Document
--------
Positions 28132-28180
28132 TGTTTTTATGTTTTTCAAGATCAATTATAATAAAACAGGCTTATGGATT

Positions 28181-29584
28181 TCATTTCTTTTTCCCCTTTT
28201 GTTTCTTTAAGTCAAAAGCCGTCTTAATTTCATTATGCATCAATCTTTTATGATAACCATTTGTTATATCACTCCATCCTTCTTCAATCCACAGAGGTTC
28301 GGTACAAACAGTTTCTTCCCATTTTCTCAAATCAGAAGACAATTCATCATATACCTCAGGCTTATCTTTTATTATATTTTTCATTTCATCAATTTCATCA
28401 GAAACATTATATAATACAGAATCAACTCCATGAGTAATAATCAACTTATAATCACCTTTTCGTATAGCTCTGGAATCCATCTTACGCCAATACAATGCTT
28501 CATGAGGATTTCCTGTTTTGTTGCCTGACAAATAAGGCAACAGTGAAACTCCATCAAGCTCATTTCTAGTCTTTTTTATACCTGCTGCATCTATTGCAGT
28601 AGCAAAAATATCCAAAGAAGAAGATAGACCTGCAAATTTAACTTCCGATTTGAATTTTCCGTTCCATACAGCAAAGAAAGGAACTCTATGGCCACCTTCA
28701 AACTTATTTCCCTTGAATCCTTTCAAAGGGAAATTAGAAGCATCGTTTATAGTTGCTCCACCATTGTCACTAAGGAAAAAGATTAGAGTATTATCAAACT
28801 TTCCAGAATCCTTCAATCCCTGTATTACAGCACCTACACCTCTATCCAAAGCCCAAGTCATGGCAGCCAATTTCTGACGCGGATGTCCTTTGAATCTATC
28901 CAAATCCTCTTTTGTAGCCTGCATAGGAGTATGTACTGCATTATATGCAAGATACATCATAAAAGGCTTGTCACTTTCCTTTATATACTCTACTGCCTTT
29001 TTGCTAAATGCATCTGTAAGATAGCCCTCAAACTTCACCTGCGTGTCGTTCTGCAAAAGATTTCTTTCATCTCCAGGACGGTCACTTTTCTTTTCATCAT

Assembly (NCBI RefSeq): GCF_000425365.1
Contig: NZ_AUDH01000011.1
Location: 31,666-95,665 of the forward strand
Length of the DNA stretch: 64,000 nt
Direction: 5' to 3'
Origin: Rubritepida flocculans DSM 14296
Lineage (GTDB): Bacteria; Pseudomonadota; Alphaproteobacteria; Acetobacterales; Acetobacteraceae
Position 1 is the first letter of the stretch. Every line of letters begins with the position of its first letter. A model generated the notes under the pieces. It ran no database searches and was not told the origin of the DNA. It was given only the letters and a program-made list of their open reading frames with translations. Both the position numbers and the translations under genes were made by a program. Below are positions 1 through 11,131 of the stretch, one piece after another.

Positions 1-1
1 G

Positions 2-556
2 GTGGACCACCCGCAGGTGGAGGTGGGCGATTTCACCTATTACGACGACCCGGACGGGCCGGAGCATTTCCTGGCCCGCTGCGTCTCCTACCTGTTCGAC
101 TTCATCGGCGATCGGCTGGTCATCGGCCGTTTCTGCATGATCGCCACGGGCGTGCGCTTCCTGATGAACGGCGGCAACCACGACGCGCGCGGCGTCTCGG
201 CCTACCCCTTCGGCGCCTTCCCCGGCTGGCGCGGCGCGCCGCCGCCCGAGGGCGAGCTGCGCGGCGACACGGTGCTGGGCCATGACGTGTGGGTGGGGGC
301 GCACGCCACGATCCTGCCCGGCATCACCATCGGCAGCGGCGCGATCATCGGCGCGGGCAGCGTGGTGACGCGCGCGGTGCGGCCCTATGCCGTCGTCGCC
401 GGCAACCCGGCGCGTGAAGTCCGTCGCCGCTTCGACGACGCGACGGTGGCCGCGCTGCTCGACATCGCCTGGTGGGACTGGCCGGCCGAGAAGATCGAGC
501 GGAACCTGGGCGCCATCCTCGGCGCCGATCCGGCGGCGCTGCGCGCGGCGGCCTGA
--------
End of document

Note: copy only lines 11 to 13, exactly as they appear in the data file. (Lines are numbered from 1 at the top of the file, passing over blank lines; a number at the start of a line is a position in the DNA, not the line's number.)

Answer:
28801 TTCCAGAATCCTTCAATCCCTGTATTACAGCACCTACACCTCTATCCAAAGCCCAAGTCATGGCAGCCAATTTCTGACGCGGATGTCCTTTGAATCTATC
28901 CAAATCCTCTTTTGTAGCCTGCATAGGAGTATGTACTGCATTATATGCAAGATACATCATAAAAGGCTTGTCACTTTCCTTTATATACTCTACTGCCTTT
29001 TTGCTAAATGCATCTGTAAGATAGCCCTCAAACTTCACCTGCGTGTCGTTCTGCAAAAGATTTCTTTCATCTCCAGGACGGTCACTTTTCTTTTCATCAT